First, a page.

Employee Well-being and the HRM–Organizational Performance Relationship: A Review of Quantitative Studies
Version of Record online: 7 SEP 2011
© 2011 The Authors. International Journal of Management Reviews © 2011 British Academy of Management and Blackwell Publishing Ltd.
International Journal of Management Reviews
Volume 14, Issue 4, pages 391–407, December 2012
How to Cite
Van De Voorde, K., Paauwe, J. and Van Veldhoven, M. (2012), Employee Well-being and the HRM–Organizational Performance Relationship: A Review of Quantitative Studies. International Journal of Management Reviews, 14: 391–407. doi: 10.1111/j.1468-2370.2011.00322.x
- Issue online: 1 NOV 2012
- Version of Record online: 7 SEP 2011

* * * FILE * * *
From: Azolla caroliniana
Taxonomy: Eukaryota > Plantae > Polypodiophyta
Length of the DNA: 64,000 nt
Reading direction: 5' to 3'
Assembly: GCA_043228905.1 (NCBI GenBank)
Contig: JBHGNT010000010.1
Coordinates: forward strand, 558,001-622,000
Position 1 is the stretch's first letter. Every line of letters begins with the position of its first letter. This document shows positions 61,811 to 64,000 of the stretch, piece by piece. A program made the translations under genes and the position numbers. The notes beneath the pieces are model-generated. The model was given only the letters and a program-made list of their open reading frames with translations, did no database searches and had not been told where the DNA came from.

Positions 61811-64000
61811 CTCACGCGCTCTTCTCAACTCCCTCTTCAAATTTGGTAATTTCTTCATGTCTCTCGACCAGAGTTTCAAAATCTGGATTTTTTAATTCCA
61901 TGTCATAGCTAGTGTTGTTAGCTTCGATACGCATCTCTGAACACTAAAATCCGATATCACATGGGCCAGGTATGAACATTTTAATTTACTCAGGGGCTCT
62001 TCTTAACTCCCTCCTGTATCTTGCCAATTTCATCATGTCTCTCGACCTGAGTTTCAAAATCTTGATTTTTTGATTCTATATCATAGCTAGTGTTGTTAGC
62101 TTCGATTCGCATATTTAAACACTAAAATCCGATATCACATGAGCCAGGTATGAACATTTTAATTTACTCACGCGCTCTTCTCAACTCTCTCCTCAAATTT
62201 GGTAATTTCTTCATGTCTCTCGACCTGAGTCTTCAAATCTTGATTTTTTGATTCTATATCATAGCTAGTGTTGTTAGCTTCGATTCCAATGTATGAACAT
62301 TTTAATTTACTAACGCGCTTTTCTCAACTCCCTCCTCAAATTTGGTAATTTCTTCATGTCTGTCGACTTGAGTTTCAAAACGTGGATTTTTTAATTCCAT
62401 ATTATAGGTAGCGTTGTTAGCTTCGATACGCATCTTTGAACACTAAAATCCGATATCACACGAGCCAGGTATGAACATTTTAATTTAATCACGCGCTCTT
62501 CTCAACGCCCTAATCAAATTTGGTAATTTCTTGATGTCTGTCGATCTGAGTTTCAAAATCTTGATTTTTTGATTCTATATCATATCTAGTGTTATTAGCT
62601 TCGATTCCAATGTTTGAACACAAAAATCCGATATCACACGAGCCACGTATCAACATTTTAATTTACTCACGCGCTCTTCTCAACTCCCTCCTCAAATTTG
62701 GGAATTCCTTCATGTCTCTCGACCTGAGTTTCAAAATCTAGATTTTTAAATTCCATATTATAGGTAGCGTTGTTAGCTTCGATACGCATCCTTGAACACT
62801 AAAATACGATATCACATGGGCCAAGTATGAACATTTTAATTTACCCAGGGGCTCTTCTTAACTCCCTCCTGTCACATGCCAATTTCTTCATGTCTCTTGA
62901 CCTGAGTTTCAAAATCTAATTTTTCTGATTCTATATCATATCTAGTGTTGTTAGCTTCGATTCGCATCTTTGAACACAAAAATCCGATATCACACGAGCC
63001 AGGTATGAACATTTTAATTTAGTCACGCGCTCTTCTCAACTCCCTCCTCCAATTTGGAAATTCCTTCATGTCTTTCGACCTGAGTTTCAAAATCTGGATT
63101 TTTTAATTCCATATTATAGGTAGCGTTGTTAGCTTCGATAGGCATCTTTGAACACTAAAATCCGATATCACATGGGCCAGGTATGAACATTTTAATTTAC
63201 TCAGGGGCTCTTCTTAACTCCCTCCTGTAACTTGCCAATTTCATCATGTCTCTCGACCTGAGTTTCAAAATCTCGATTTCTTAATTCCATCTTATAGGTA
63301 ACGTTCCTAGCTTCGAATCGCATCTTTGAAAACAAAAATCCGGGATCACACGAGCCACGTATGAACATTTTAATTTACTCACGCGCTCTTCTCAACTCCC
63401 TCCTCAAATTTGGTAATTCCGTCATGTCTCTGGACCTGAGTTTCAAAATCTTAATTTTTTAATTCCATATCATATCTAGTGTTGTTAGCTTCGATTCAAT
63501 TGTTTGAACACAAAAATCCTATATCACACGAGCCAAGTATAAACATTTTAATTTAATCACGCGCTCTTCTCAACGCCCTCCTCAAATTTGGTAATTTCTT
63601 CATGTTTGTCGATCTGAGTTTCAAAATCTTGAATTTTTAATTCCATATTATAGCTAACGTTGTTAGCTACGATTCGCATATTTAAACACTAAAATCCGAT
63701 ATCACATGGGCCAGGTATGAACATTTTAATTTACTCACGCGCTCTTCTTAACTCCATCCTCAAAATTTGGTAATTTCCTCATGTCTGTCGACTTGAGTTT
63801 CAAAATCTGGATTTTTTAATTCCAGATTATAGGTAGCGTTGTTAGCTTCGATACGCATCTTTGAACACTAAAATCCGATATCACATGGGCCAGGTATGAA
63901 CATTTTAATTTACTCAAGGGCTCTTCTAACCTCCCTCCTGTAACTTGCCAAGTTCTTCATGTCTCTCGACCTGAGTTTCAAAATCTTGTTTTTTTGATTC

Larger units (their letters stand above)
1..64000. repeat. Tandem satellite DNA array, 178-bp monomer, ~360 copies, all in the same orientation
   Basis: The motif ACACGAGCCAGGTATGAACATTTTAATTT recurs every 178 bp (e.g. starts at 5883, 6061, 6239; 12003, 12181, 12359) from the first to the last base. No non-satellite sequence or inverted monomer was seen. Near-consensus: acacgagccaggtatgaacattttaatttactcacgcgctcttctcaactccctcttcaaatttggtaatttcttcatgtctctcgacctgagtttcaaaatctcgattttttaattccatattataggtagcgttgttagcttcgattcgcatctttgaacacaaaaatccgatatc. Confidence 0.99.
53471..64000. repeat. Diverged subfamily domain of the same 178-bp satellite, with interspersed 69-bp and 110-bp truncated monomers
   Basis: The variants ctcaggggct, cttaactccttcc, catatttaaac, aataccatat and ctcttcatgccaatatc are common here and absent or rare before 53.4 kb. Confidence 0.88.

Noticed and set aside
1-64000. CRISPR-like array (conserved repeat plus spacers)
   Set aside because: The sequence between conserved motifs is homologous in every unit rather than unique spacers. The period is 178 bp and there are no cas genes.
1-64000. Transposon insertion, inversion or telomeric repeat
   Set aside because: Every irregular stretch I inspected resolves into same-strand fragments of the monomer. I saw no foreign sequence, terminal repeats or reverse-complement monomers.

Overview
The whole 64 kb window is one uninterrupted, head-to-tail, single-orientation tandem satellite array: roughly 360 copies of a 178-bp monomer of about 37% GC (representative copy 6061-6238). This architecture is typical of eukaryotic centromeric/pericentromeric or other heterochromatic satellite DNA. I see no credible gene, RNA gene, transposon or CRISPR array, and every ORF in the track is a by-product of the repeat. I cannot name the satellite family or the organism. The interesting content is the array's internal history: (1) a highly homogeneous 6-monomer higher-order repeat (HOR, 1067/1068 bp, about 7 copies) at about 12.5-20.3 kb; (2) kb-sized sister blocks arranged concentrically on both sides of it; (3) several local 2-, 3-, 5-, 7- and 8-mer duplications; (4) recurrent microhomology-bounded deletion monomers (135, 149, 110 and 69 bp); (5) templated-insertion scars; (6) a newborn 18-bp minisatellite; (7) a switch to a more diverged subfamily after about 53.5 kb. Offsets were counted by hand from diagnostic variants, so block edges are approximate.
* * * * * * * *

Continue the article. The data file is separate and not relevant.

There is a lack of consensus on the role of employee well-being in the human resource management–organizational performance relationship. This review examines which of the competing perspectives –‘mutual gains’ or ‘conflicting outcomes’– is more appropriate for describing this role of employee well-being. In addition, this review examines whether study attributes such as the measurement of key variables, the level of analysis and the study design affect a study's outcomes. The review covers 36 quantitative studies published from 1995 to May 2010. Employee well-being is described here using three dimensions: happiness, health and relationship. The main findings are that employee well-being in terms of happiness and relationship is congruent with organizational performance (mutual gains perspective), but that health-related well-being appears to function as a conflicting outcome. Directions for future research and theoretical development are suggested.